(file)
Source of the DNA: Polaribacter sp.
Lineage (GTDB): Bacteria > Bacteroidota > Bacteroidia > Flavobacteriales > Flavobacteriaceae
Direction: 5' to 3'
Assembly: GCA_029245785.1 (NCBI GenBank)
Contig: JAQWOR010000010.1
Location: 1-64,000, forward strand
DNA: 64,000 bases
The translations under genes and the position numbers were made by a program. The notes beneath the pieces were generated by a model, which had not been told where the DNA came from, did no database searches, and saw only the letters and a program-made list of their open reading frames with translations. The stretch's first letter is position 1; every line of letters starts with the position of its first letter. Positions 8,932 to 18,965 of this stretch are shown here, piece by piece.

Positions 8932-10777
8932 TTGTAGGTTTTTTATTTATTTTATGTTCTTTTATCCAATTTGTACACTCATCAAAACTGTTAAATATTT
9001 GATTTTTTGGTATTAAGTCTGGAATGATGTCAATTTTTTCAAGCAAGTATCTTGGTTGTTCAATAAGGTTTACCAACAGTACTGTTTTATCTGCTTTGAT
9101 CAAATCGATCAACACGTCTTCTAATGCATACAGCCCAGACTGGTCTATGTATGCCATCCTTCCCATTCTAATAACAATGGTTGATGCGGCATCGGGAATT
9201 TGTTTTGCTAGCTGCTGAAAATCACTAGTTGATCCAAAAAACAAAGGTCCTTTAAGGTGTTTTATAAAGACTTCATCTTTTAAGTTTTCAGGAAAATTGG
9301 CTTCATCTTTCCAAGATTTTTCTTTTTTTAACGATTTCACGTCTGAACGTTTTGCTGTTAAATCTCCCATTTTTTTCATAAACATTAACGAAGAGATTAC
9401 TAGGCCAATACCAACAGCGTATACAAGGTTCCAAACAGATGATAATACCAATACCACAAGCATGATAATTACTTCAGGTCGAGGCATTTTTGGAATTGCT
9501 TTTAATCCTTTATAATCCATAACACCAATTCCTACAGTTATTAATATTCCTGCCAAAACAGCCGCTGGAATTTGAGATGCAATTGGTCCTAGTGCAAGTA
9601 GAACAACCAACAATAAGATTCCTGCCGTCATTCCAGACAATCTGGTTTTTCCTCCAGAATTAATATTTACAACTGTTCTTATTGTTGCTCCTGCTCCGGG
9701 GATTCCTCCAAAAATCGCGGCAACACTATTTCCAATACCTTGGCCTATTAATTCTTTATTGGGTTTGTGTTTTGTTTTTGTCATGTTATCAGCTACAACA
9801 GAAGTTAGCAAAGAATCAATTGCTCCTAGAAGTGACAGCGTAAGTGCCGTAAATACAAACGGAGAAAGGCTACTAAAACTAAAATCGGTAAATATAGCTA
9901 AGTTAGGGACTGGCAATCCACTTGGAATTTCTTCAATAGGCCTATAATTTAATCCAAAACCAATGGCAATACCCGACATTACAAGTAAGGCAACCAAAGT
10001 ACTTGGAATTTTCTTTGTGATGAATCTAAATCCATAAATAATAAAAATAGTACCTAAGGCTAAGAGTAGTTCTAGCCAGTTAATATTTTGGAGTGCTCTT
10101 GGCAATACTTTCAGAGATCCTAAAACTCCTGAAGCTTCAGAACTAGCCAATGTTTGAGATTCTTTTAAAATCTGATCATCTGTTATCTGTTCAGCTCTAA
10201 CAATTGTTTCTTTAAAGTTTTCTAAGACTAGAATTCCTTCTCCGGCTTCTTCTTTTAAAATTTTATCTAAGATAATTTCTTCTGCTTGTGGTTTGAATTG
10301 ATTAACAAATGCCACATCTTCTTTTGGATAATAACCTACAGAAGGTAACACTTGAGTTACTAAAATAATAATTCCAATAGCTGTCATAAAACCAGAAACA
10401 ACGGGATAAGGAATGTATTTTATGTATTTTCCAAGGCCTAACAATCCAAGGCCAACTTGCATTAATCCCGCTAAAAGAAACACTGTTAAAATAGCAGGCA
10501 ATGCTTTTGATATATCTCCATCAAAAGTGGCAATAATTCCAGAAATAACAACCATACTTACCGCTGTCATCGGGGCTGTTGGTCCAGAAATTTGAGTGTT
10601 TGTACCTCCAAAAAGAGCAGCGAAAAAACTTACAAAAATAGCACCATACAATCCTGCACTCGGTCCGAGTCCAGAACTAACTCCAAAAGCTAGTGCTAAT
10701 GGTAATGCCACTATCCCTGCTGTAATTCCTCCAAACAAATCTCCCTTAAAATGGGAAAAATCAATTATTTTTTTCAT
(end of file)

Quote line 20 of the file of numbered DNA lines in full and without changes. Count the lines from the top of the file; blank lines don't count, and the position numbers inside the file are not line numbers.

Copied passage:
9901 AGTTAGGGACTGGCAATCCACTTGGAATTTCTTCAATAGGCCTATAATTTAATCCAAAACCAATGGCAATACCCGACATTACAAGTAAGGCAACCAAAGT